MLB.com Columnist

Jim Callis

What to expect from Turner in Major Leagues

Game's No. 12 prospect set to make MLB debut for Nats

What to expect from Turner in Major Leagues

Widely considered the best team in baseball entering the season, the Nationals have lost 14 of their past 20 games, to go from three games up to four games behind in the National League East. Seeking a spark, they called up shortstop Trea Turner on Friday.

It's not immediately clear where and how often Turner, ranked No. 2 on the Nats' Top 30 Prospects list, will play for Washington, though presumably the club didn't add him to its 40-man roster to have him watch from the bench. Shortstop Ian Desmond, likely to depart as a free agent in the offseason, slumped in the first half but has led the Nationals in homers (four) and RBI (13) this month. Second baseman Anthony Rendon, who finished fifth in NL MVP Award voting in his first full big league season in 2014, has battled injuries and ineffectiveness this year -- and Turner did play his first two pro games at second base on Tuesday and Wednesday.

Turner, 22, ranks 12th on MLBPipeline.com's Top 100 Prospects list. In his first full pro season, he has hit .322/.370/.458 with 39 extra-base hits (including eight home runs) and 29 steals in 116 games between two Double-A stops and Triple-A Syracuse.

The North Carolina State product signed with the Padres for $2.9 million as the 13th overall pick in the 2014 Draft. Turner came to Washington as the player to be named in a three-team, 11-player trade last December that saw the team give up Steven Souza Jr. and fringe left-handed pitching prospect Travis Ott to the Rays to get Turner and Joe Ross from the Padres -- a deal that looks more and more like a steal for the Nationals.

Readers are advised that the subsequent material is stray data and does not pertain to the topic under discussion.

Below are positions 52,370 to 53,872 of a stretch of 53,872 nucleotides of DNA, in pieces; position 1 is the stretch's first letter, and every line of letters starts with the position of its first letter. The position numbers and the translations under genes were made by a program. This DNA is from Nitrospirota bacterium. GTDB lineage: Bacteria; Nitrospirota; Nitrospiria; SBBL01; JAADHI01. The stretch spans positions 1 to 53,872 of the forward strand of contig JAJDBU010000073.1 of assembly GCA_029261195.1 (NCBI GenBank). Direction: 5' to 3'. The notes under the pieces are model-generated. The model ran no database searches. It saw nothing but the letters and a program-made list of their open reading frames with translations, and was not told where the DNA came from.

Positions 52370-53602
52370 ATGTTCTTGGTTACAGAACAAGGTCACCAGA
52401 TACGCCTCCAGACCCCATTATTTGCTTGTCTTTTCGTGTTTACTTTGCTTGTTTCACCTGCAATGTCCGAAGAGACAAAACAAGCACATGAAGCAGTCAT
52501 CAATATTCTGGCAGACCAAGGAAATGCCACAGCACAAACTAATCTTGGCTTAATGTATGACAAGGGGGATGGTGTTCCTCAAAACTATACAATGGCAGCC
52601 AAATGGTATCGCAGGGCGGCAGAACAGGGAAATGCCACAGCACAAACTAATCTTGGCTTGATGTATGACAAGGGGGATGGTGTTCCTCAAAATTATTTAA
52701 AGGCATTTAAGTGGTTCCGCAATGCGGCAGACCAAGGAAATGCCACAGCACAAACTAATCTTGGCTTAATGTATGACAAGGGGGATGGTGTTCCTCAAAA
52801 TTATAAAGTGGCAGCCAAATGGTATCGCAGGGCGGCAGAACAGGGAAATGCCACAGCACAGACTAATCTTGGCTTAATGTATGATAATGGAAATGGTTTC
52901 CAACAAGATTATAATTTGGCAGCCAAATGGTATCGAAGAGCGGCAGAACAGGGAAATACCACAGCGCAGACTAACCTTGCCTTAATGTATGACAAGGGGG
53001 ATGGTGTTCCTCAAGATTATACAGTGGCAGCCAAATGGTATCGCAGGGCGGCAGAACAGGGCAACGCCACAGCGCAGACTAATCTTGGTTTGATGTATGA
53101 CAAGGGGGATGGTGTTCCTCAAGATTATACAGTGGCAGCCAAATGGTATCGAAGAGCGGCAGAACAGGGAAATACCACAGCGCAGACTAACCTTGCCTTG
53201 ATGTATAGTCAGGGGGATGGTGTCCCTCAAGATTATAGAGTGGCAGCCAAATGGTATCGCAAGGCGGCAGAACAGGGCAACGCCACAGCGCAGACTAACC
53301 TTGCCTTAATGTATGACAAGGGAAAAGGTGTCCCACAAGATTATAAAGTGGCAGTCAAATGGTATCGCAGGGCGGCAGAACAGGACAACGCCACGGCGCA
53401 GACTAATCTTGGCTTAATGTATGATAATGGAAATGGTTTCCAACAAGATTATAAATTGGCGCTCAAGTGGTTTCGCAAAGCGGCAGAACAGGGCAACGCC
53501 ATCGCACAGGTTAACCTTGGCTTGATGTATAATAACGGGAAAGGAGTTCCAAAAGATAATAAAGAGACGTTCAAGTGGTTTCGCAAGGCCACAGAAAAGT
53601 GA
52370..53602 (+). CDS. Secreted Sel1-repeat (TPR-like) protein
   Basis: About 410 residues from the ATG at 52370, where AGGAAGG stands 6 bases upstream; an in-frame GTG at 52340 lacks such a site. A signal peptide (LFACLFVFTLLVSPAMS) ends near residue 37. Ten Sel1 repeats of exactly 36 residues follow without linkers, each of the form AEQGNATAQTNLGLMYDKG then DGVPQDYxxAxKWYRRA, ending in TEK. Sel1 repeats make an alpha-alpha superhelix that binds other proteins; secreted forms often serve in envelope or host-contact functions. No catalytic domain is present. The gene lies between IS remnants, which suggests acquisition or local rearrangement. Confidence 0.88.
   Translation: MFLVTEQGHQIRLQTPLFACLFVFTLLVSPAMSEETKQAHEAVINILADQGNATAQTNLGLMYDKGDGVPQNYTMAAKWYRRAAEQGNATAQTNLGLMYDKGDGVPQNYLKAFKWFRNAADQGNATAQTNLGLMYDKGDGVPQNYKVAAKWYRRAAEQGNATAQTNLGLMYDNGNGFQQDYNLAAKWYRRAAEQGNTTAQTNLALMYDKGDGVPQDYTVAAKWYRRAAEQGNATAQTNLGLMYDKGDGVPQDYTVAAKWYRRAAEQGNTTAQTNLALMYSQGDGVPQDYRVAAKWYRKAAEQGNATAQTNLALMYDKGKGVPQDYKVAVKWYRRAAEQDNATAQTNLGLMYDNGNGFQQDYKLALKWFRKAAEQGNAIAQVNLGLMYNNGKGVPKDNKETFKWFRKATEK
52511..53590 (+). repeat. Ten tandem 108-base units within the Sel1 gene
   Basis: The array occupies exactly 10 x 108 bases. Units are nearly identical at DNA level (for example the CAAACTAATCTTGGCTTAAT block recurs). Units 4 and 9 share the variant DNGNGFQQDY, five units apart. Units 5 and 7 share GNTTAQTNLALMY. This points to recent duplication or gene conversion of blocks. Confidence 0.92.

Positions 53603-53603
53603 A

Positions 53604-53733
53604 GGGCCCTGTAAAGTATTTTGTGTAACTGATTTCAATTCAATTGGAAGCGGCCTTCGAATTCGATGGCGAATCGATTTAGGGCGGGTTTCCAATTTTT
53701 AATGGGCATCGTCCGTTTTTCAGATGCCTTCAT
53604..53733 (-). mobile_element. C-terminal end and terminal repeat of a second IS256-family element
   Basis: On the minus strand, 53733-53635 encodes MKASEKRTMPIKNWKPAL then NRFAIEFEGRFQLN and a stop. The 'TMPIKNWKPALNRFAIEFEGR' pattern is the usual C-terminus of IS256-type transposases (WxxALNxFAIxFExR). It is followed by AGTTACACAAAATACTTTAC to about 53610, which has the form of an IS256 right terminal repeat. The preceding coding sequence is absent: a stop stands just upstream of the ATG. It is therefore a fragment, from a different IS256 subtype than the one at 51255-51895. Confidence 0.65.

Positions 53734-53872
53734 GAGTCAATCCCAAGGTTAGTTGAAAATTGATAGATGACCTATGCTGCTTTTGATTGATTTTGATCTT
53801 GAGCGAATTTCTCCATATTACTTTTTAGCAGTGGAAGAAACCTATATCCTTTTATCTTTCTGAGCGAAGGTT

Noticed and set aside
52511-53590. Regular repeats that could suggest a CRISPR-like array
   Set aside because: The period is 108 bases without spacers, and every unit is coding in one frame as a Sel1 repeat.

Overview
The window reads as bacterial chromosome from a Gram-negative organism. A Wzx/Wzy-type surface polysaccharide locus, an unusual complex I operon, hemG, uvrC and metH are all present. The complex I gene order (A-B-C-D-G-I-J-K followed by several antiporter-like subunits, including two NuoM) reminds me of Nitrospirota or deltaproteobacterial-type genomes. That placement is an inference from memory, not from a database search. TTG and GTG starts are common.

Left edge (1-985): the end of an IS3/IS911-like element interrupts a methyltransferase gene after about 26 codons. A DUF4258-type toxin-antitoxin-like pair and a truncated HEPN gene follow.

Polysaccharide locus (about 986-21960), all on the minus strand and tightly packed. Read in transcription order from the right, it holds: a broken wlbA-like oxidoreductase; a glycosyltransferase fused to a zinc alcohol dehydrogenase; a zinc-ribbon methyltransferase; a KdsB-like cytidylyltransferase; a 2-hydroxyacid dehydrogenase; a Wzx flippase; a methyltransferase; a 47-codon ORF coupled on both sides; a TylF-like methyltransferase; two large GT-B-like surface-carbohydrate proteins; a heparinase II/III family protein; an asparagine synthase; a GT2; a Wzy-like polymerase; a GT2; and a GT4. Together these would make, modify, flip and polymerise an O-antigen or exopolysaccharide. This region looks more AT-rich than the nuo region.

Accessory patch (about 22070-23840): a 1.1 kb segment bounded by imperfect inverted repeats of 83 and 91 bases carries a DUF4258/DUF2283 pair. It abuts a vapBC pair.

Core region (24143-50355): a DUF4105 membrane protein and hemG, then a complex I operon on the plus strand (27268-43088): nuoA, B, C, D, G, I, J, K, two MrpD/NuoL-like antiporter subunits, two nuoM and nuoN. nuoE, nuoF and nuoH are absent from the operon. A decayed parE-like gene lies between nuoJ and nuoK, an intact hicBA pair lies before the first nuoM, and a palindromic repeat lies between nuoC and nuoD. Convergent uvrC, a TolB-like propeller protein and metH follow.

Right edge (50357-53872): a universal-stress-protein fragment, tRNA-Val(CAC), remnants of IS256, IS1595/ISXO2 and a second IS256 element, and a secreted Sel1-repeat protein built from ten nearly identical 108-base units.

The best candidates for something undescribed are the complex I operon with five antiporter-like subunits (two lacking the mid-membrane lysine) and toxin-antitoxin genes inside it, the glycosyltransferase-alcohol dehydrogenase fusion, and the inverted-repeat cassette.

Turner couldn't officially switch organizations until June 14, the one-year anniversary of his first pro contract. MLB since has changed its player-to-be-named rules, allowing all prospects to be dealt after the end of the World Series.

Turner's best tool is his well-above-average speed -- some evaluators give it an 80 on the 20-80 scouting scale -- and Turner immediately becomes the best stolen-base threat on a Washington club that ranks 25th in baseball with 48 swipes. More than just a speedster, he has some surprising pop for a 6-foot-1, 175-pounder, and a decent eye at the plate.

Turner can stick at shortstop and likely will play there for the Nationals in 2016, though he won't win any Gold Gloves. He has solid range and arm strength, but he needs better defensive consistency. Washington had Danny Espinosa and Rendon learn second base on the job in the Majors, so it won't be a surprise if it does the same with Turner.

Jim Callis is a reporter for MLB.com and writes a blog, Callis' Corner. Follow @jimcallisMLB on Twitter. This story was not subject to the approval of Major League Baseball or its clubs.